It's something of an understatement that a lot of people didn't like Wonder Woman: Amazons Attack (and some of them even let writer Will Pfeifer know about it). I just read it, and I understand the outcry -- there's a lot wrong with this story. But if you ignore those shortfalls -- and I think Amazons Attack is a story where it's possible to ignore the drawbacks and enjoy it nonetheless -- Amazons Attack actually has a lot going for it on a cosmic, summer-blockbuster scale.
Before the naysayers jump on: I understand the Amazons would likely never act this way. I understand the violence here was considerably gratuitous. I understand Wonder Woman does a lot of standing around and being told what to do by Batman. But man alive, they decimate Washington, D.C. Air Force One goes crashing to the ground. Hippolyta stands in the ruins of the White House, one wall completely gone, and screams for her daughter. Sometimes when I read comic books, I'm looking for strong characterization and intellectual debate, but sometimes, I just want to see the Justice League fight bad guys and watch things blow up. And in the "things blow up" category, Amazons Attack is bar none.
Pfiefer does a good job with the plot he's dealt. Yes, the Amazons act out of character, and yes, never in a million years would they trust the witch Circe. But in terms of the plot, it makes sense -- the Amazons have been brainwashed. I especially liked the final sequence, where Batman, Supergirl and Wonder Girl, Hippolyta, even the Amazons Phillipus and Artemis who didn't intervene, are all called to task for their role in the battle. Amazons Attack is an ill-conceived lemon, no question, but it's obvious Pfeifer tries his best to make lemonade.
Amazons Attack is also a great Justice League story. Yes, Wonder Woman is largely ineffectual here, and yes, Red Tornado and Hawkgirl don't get speaking roles, and yes, Vixen only appears somewhere toward the end. But in a story that mainly consists of a lot of fighting, it's a thrill to see the Justice League fighting in the background together. Pfeifer also throws in a bunch of nice Superman and Superman/Batman scenes; with art by Pete Woods, Pfeifer's Superman looks like he came straight out of Superman Returns.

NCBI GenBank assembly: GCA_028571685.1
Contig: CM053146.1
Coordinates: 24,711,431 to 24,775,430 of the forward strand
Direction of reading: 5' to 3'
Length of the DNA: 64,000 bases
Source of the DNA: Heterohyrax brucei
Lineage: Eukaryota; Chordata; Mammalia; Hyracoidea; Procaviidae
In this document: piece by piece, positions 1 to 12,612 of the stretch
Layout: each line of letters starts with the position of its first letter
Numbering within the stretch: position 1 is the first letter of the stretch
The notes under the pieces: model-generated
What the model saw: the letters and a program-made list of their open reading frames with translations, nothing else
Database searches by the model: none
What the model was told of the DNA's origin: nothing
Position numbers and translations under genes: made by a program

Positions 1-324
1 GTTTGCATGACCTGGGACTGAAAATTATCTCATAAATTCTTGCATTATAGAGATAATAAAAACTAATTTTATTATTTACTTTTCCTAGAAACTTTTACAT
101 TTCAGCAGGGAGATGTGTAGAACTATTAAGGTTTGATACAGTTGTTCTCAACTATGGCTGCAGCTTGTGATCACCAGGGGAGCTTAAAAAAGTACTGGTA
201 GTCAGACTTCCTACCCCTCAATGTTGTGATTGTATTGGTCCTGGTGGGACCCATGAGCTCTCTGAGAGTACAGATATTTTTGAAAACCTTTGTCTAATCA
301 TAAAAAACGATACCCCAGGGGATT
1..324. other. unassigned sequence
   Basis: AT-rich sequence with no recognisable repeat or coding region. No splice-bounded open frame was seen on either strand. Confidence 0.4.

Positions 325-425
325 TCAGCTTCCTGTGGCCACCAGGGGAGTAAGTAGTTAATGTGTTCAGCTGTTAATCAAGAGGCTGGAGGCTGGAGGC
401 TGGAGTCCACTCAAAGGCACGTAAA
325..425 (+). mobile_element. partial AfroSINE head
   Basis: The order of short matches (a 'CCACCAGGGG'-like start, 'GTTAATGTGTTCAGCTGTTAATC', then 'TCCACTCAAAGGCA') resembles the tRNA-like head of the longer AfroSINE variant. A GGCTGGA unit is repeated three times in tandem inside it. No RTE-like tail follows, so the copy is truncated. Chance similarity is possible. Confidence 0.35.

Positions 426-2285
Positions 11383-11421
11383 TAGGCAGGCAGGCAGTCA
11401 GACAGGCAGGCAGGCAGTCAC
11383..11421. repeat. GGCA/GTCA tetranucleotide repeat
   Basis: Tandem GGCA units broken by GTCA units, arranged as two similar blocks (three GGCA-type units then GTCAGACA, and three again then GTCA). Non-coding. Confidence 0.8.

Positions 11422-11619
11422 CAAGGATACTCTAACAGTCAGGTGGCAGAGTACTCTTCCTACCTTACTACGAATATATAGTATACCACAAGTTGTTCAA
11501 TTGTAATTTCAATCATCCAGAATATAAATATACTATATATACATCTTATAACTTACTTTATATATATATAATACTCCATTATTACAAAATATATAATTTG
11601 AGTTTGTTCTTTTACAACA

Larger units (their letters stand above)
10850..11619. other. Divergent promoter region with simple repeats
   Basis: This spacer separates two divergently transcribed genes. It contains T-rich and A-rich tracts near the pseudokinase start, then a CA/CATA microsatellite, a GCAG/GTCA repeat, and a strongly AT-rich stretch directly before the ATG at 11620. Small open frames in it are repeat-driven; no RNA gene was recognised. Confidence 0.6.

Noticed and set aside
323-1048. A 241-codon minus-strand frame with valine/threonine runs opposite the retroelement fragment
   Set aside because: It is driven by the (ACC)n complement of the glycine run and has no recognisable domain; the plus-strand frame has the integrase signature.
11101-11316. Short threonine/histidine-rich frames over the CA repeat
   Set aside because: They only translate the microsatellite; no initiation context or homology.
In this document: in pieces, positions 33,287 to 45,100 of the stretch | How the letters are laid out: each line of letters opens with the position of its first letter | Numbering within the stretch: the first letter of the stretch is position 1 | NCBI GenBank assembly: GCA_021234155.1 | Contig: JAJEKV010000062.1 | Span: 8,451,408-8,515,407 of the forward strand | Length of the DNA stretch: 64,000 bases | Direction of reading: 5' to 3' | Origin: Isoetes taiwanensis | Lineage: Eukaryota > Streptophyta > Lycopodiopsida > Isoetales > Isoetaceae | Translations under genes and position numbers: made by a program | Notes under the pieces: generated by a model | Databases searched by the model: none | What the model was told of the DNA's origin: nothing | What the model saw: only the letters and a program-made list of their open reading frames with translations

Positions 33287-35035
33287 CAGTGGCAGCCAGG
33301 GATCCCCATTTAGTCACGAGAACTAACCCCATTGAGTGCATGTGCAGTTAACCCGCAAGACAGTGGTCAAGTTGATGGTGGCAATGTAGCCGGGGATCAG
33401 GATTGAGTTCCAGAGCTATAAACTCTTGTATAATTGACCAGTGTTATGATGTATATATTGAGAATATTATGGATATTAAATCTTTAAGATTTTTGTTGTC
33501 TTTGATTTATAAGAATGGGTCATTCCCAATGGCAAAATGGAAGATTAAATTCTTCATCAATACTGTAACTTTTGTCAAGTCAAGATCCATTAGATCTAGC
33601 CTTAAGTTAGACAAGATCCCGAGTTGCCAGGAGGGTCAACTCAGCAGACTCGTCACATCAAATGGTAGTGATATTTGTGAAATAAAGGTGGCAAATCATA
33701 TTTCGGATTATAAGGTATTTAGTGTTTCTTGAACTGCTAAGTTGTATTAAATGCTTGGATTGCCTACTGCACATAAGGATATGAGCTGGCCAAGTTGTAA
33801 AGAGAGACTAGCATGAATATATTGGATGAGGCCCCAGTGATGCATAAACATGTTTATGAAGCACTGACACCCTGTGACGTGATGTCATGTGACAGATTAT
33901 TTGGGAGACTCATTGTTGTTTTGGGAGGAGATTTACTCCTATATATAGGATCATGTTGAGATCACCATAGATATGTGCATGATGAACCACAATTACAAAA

Admittedly, Amazons Attack represents some of the worst attributes of the crossover genre, and the collection only makes this more apparent. There were so many crossovers connected to Amazon Attacks that each of the six chapters of the hardcover requires a text page explaining what's happening elsewhere. Indeed, some of the more integral scenes, including Wonder Woman's confrontation with the goddess Athena, appear in a crossover issue instead of in this book. Though Amazons Attack has an ending of sorts, the epilogue serves to turn the story on its head in service of Final Crisis; this is hardly a story so much as an advertisement for another story.
The bottom line is, I understand all the negatives about this collection, and I just don't care. Final Crisis is in the air, and I've got crossover fever. The heroes of the DC Universe come together over the skies of Washington, D.C in a big, monstrous battle royale, and I couldn't be happier. It's Amazons Attack -- buy it, shut off your brain, and let it just wash all over you. The collected Final Crisis can't get here soon enough.
[Contains full covers, more text pages than you can shake a stick at, Pete Woods' sketchbook]
Speaking of the Justice League, we're on now to Justice League: The Lightning Saga, and then we'll check back in with Bart Allen just in time for ... oh, you know. Thanks for reading!